Bennington had a difficult time dealing with the negative feedback, even going as far as to say “if you call us sellouts, I’ll punch you in your fucking mouth. You’re a fucking pussy,” in an explosive interview with Kerrang! earlier this year. It even seems as though it took the people who knew him best by surprise.

Speaking candidly, Bennington said that while it was not the opinion of the entire band, “I think my response was ‘cool fuck them, we don’t want them as fans anyways.’ By now, if people don’t know that we can throw a curveball then fuck them!”

While fans are left wondering whether or not this was premeditated… the bottom line is that it really should not matter. We will always remember Bennington as the charismatic vocalist he was. 

However, Bennington and Cornell were not the only two celebrity suicides to happen this year.

In January, Butch Trucks, one of the founding members of The Allman Brothers Band was found dead from a self-inflicted gunshot wound. According to The Miami Herald, the police dispatcher mentioned that Trucks’ wife, Melinda, had witnessed the 69-year-old drummer pulling the trigger.

By this point in the story, you might be saying to yourself, “Dan, we already know the signs. None of us personally knew Bennington, so why are you regurgitating all this middle school health class mumbo jumbo?” Well, suicide is often preventable, which is why it is important to acknowledge signs when you see them.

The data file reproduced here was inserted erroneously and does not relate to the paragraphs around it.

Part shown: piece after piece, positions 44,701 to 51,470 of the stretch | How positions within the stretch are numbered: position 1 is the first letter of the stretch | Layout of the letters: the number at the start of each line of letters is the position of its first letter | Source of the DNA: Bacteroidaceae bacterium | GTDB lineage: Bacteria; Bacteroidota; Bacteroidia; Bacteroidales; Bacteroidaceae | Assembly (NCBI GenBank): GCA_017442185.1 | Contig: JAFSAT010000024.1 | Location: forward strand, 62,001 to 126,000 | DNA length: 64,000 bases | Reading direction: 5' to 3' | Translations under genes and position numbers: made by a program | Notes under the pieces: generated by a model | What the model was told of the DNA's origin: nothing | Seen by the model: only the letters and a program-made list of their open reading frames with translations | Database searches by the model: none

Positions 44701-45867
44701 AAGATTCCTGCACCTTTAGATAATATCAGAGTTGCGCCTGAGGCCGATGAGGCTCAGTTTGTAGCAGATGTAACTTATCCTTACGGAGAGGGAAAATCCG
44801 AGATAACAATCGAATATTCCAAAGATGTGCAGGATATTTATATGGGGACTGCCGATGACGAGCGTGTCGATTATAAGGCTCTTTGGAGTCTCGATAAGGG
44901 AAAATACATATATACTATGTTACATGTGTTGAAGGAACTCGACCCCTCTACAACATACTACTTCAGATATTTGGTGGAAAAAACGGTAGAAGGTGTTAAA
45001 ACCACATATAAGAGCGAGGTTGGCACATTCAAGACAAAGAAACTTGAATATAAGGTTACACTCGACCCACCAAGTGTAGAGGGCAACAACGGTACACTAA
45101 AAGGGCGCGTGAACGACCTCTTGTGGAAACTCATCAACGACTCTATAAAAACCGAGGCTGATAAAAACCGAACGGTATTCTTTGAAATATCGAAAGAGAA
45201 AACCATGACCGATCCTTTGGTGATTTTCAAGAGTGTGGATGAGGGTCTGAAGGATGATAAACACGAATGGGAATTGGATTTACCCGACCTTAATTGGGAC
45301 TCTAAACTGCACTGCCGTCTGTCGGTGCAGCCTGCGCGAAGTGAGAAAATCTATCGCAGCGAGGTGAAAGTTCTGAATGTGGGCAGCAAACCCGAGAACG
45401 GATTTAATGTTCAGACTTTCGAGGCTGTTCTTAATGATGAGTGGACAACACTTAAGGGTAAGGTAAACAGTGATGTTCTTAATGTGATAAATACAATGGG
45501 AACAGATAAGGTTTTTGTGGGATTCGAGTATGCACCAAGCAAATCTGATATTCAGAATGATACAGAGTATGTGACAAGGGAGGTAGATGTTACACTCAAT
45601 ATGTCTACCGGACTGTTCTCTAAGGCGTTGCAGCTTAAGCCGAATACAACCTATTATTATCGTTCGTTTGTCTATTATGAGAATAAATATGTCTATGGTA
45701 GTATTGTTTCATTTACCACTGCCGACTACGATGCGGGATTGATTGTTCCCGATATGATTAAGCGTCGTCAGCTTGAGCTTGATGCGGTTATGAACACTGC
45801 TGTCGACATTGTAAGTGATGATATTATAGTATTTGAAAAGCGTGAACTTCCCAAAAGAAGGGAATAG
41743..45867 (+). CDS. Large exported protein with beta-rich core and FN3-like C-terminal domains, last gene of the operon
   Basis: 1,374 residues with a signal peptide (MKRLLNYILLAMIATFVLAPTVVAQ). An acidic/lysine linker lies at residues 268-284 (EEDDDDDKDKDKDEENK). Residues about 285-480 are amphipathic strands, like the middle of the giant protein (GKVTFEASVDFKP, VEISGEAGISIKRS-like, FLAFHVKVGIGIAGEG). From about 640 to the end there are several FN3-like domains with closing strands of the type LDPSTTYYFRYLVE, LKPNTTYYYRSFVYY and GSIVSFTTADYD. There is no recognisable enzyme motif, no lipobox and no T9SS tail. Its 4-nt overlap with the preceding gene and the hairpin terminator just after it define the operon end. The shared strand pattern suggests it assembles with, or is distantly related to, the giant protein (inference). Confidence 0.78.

For instance, say your friend is depressed and one day he or she turns to you and says, “I just want to die.” It’s never funny and should immediately prompt you to ask “what is wrong” if you are any sort of friend. If they seem coy or unwilling to say more, then don’t even ask, take them to get help or call the National Suicide Prevention Hotline below.

According to the National Suicide Prevention Resource Center, the most effective method of prevention is comprehensive, requiring a combination of nine different strategies, step one, of course, being to identify and assist any person at immediate risk.

Some warning signs to help indicate if a person is at immediate or serious risk include increased feelings of hopelessness, anxious or erratic behavior, sleeping too much or too little, displaying extreme mood swings and isolation.

“There is never a single cause for suicide,” said the American Foundation for Suicide Prevention in a statement. “Suicide is the result of many factors that come together such as an underlying mental health condition and access to lethal means. We must do more to prevent such tragic deaths through greater awareness of mental health issues, common risks and warning signs, and effective interventions and treatments.”

If you or someone you know is in distress, do not hesitate to call the National Suicide Prevention Lifeline at 1-800-273-TALK (8255). It is the only national 24-hour toll-free phone service serving people in suicidal crisis or emotional distress. There is also a Crisis Text Line which can be reached by texting “TALK” to 741-741.